Veterans honored at American Village’s Service of Thanksgiving and Remembrance

By EMILY SPARACINO / Staff Writer

MONTEVALLO – Dozens of people attended the American Village’s Veterans Day Service of Thanksgiving and Remembrance on Nov. 11 to pay tribute to all of the men and women who have served their country in the U.S. Armed Forces.

Held in the Lucille Ryals Thompson Colonial Chapel, the service began with a prelude selection by Dr. Laurie Middaugh and a call to worship by the First Baptist Church of Columbiana Choir, who sang “America!”

The congregation was invited to stand and sing the hymn “America the Beautiful” before American Village Interpreters rendered the Presentation of Colors and led the Pledge of Allegiance.

Scripture readings included Psalm 33:12, 2 Chronicles 7:14 and John 15:13.

Then, the congregation was invited to participate in a responsive reading, expressing thanks to veterans and ending with the words, “Your sacrifice will not be forgotten!”

The choir followed the reading with the song “Salute to the Armed Forces.”

Kirk Lightfoot spoke about a project he has led to produce and install banners in Montevallo’s Main Street district honoring local veterans.

For the last few months, residents have been able to purchase banners in honor of veterans in their families.

Each banner features a veteran’s photo, along with his or her name, rank, military branch and years of service.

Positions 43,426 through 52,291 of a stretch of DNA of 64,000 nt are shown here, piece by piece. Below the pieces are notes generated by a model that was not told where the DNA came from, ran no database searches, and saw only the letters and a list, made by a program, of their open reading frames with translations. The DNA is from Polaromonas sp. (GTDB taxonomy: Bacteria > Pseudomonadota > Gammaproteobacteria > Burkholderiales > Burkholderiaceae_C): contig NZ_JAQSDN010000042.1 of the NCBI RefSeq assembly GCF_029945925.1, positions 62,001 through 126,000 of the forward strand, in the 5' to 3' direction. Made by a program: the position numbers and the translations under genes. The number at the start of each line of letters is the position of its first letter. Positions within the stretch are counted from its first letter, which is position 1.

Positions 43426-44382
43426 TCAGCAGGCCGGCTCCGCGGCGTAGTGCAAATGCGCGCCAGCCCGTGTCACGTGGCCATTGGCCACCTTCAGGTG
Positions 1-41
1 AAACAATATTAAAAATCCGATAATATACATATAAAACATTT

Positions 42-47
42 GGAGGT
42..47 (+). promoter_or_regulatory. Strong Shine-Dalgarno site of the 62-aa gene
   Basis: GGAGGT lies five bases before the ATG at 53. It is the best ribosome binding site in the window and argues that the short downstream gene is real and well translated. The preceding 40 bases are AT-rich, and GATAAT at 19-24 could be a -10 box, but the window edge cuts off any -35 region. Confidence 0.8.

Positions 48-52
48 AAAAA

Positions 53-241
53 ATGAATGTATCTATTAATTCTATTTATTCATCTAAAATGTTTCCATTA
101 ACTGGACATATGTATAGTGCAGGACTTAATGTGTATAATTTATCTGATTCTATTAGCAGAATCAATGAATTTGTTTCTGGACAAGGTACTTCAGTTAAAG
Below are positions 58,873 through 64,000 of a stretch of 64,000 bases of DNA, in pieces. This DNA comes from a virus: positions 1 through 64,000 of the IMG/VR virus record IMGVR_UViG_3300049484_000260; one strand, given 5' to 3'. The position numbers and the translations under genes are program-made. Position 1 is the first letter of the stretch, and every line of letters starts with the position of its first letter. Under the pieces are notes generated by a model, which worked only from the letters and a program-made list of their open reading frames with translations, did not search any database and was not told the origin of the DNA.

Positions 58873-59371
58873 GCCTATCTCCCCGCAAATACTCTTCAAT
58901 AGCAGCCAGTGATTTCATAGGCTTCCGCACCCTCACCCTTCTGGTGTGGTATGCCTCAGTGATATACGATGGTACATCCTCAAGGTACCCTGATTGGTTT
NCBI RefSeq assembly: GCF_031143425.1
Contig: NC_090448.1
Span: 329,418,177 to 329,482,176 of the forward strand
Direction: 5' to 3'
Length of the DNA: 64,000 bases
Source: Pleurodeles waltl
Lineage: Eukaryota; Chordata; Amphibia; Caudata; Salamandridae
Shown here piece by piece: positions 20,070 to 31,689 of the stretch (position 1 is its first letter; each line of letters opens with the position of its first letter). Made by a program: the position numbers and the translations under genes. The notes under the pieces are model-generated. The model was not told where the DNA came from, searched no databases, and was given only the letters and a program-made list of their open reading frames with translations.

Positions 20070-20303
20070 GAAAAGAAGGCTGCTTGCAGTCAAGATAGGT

The banners will be located in prominent areas in the city during November for Veterans Day, May for Memorial Day and July for Independence Day.

Lightfoot read the names of veterans for whom banners have been purchased.

Dr. Michael Miller, senior pastor of First Baptist Church of Columbiana, gave a message titled “Thank God for America,” followed by the benediction.

Bagpiper Ryan Morrison played “Amazing Grace” as he led the congregation out of the chapel and over to the National Veterans Shrine for a wreath-laying ceremony.

American Village Founder and CEO Tom Walker stressed the importance of families adding their veterans to the Veterans Register of Honor, a website and database housed within the shrine.

“It’s up to us to make sure their stories are heard,” Walker said, and asked all veterans in attendance to raise their hands. “God bless each and every one of you.”

More information on the National Veterans Shrine and Register of Honor can be found at Americanvillage.org.